Thursday, April 17, 2008

The Ugly Courtship

As Roe vs Wade is slowly chipped away at by the federal government, I wonder what will happen with abortion is America.

Will the federal government outright ban it? Or will the overturning of Roe vs Wade result in mass outlawing of abortion nationally?

Here's the thing:

I support a woman's right to have an abortion in my state or anywhere else. The thing is, as a practical libertarian I know that many other people vehemently disagree with me, and that they have the right to vote the opposite. Moreover, I also don't believe the federal government should be regulating abortion at all.

Here's why:

Abortion is a complex social issue with a myriad of positions that one could take. A planned society, a society wherein a framework of social uniformity is legislated from the central government, cannot address complex social issues adequately. Anti-abortion agenda finds its way into different states' legislation constantly, the government flip-flops on it (all the while continuing to take our money and use it for its consistent moral changes), and we end up with this ugly courtship.

The United States government has evolved into a massive central power that focuses ever more on the planned society. Things are further exacerbated by the two party system. Whatever social programs the next president begins, or renews, etcetera, are the the whim of the next president, who may be of the other party. This president will let those programs degrade, or he/she may cancel them all together.

Some of us will shake our fists. Others will cheer.

In the end, the status quo will continue, and the change so many of us want to see within our society will never come about. They will only ever be hinted at. If we think local, however, then we can begin to truly help shape our society. In a free society the communities that vote for freedom of minds and bodies, are the ones that flourish.

Is it utopia? There's no such thing. In fact, that word sounds like a turd. I refuse to use it anymore.

It would, however, allow those of who do believe in progress to have more effect on the immediate world around us: our towns, cities, counties and states.

Morality cannot be legislated. Central planning assumes that it can, and will be. When aggression is used, it is resisted.

In short, the federal government does not have the right to regulate abortion. It is too complex of an issue, and the citizens, for better or worse, have to work it out.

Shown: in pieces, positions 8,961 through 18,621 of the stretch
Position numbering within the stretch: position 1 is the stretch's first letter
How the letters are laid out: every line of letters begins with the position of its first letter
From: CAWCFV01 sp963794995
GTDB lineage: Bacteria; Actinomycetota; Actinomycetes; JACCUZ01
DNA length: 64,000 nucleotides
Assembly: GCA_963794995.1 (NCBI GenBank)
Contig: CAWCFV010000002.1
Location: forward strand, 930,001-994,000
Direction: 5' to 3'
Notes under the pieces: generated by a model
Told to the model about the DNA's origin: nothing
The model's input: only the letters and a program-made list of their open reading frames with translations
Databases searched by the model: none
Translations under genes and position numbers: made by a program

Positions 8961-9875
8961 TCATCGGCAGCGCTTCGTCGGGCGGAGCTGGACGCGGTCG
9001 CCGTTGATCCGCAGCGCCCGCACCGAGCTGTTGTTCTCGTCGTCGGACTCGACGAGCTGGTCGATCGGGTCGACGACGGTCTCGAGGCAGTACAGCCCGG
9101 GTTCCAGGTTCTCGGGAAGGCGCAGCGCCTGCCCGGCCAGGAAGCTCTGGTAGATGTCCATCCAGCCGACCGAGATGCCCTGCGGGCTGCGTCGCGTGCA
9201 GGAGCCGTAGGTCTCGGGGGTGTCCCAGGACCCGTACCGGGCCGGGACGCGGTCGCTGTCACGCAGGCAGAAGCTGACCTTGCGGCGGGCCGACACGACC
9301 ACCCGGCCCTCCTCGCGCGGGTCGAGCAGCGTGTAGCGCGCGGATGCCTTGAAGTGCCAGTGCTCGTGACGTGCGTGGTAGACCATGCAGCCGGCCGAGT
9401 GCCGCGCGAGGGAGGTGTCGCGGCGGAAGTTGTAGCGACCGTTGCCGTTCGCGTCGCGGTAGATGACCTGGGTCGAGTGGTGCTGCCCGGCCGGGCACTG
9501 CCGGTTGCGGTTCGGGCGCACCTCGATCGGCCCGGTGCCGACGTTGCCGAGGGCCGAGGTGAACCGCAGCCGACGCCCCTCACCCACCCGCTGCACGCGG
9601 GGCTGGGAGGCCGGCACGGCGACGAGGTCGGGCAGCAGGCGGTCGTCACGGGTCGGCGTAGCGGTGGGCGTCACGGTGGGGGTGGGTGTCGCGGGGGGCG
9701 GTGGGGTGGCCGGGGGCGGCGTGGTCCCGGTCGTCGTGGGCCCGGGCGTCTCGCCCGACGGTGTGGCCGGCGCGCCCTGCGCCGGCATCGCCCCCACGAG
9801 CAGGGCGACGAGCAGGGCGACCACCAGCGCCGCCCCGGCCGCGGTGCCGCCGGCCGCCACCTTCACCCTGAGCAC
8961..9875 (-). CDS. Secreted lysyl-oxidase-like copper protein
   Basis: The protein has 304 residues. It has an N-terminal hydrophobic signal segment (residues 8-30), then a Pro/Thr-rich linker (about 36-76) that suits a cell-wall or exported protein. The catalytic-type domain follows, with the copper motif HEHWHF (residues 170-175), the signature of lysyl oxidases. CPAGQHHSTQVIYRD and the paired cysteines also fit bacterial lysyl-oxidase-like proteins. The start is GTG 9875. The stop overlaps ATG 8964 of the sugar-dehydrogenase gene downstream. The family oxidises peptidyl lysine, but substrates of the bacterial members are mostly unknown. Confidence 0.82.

S said...

You know what was a complex issue at the time? Slavery. As were Jim Crow laws, sufferage, and most of the civil rights legislation that are now the foundation of the modern US. If people with your same ideas had their way in the days of abolition, and had selfishly cried "states rights!" there would still be slavery in this country, there is no question (it was after all the economic corner stone for much of the South).

So, are you saying you would support individual states rights to allow slavery? To ban women from voting? To allow child labor? To execute homosexuals? To oppress people simply because they can? Because whether you like it or not, that is what you are saying. But we don't live in a democracy, where mob rule allows atrocities such as this, we live in a constitutional republic, and as outlined in the constitution, the federal government not only has a right to insure the general welfare, but they have a responsibility to enforce it, even if it goes against a majority (as it did when the civil rights laws were passed).

The ability to find and have a safe abortion for a pregnancy is a matter of public health, too many women died when this wasn't the case, and therefore it falls easily under the jurisdiction of the general welfare.

And try to remember Dr. Kings words in this, 'Injustice anywhere, is a threat to justice everywhere". It's clearly not all subjective, a simple difference of opinion is not enough of a reason to allow people to act however they want, some ideas are simply demonstrably wrong, and have no place in deciding the governing of the lives of others. Slavery proponents were wrong, misogynists were wrong, creationists are wrong, corporatist are wrong, libertarians are wrong, anti-choice zealots are wrong, homophones are wrong. Just because they happen to think differently does not give credence to their opinions.